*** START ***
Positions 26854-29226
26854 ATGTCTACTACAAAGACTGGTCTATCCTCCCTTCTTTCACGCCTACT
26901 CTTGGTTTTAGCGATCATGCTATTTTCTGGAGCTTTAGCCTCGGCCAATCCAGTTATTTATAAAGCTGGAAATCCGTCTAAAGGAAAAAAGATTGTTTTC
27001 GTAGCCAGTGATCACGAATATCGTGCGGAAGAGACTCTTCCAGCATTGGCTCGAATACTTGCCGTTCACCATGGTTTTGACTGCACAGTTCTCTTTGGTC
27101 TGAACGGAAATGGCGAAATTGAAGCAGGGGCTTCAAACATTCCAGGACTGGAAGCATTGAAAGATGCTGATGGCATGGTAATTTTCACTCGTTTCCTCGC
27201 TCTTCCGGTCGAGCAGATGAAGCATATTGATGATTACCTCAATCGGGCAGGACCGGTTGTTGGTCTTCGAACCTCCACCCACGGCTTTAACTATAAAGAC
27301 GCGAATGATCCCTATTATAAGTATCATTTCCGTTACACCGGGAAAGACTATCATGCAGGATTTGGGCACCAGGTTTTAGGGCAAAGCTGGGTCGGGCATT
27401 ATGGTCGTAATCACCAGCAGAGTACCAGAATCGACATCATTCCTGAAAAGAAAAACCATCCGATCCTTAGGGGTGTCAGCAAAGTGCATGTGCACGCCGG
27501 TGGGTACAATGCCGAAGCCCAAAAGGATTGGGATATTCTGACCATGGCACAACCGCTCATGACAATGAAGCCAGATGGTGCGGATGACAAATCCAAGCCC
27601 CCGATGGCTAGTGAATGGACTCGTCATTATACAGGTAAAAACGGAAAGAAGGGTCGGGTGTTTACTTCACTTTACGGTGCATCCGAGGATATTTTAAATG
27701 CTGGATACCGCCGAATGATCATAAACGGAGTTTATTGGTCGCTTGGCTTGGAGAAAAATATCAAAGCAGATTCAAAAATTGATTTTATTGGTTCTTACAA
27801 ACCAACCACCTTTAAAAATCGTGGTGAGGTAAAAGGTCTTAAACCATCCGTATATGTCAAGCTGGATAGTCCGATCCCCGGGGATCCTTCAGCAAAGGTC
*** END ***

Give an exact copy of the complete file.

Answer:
Positions 26854-29226
26854 ATGTCTACTACAAAGACTGGTCTATCCTCCCTTCTTTCACGCCTACT
26901 CTTGGTTTTAGCGATCATGCTATTTTCTGGAGCTTTAGCCTCGGCCAATCCAGTTATTTATAAAGCTGGAAATCCGTCTAAAGGAAAAAAGATTGTTTTC
27001 GTAGCCAGTGATCACGAATATCGTGCGGAAGAGACTCTTCCAGCATTGGCTCGAATACTTGCCGTTCACCATGGTTTTGACTGCACAGTTCTCTTTGGTC
27101 TGAACGGAAATGGCGAAATTGAAGCAGGGGCTTCAAACATTCCAGGACTGGAAGCATTGAAAGATGCTGATGGCATGGTAATTTTCACTCGTTTCCTCGC
27201 TCTTCCGGTCGAGCAGATGAAGCATATTGATGATTACCTCAATCGGGCAGGACCGGTTGTTGGTCTTCGAACCTCCACCCACGGCTTTAACTATAAAGAC
27301 GCGAATGATCCCTATTATAAGTATCATTTCCGTTACACCGGGAAAGACTATCATGCAGGATTTGGGCACCAGGTTTTAGGGCAAAGCTGGGTCGGGCATT
27401 ATGGTCGTAATCACCAGCAGAGTACCAGAATCGACATCATTCCTGAAAAGAAAAACCATCCGATCCTTAGGGGTGTCAGCAAAGTGCATGTGCACGCCGG
27501 TGGGTACAATGCCGAAGCCCAAAAGGATTGGGATATTCTGACCATGGCACAACCGCTCATGACAATGAAGCCAGATGGTGCGGATGACAAATCCAAGCCC
27601 CCGATGGCTAGTGAATGGACTCGTCATTATACAGGTAAAAACGGAAAGAAGGGTCGGGTGTTTACTTCACTTTACGGTGCATCCGAGGATATTTTAAATG
27701 CTGGATACCGCCGAATGATCATAAACGGAGTTTATTGGTCGCTTGGCTTGGAGAAAAATATCAAAGCAGATTCAAAAATTGATTTTATTGGTTCTTACAA
27801 ACCAACCACCTTTAAAAATCGTGGTGAGGTAAAAGGTCTTAAACCATCCGTATATGTCAAGCTGGATAGTCCGATCCCCGGGGATCCTTCAGCAAAGGTC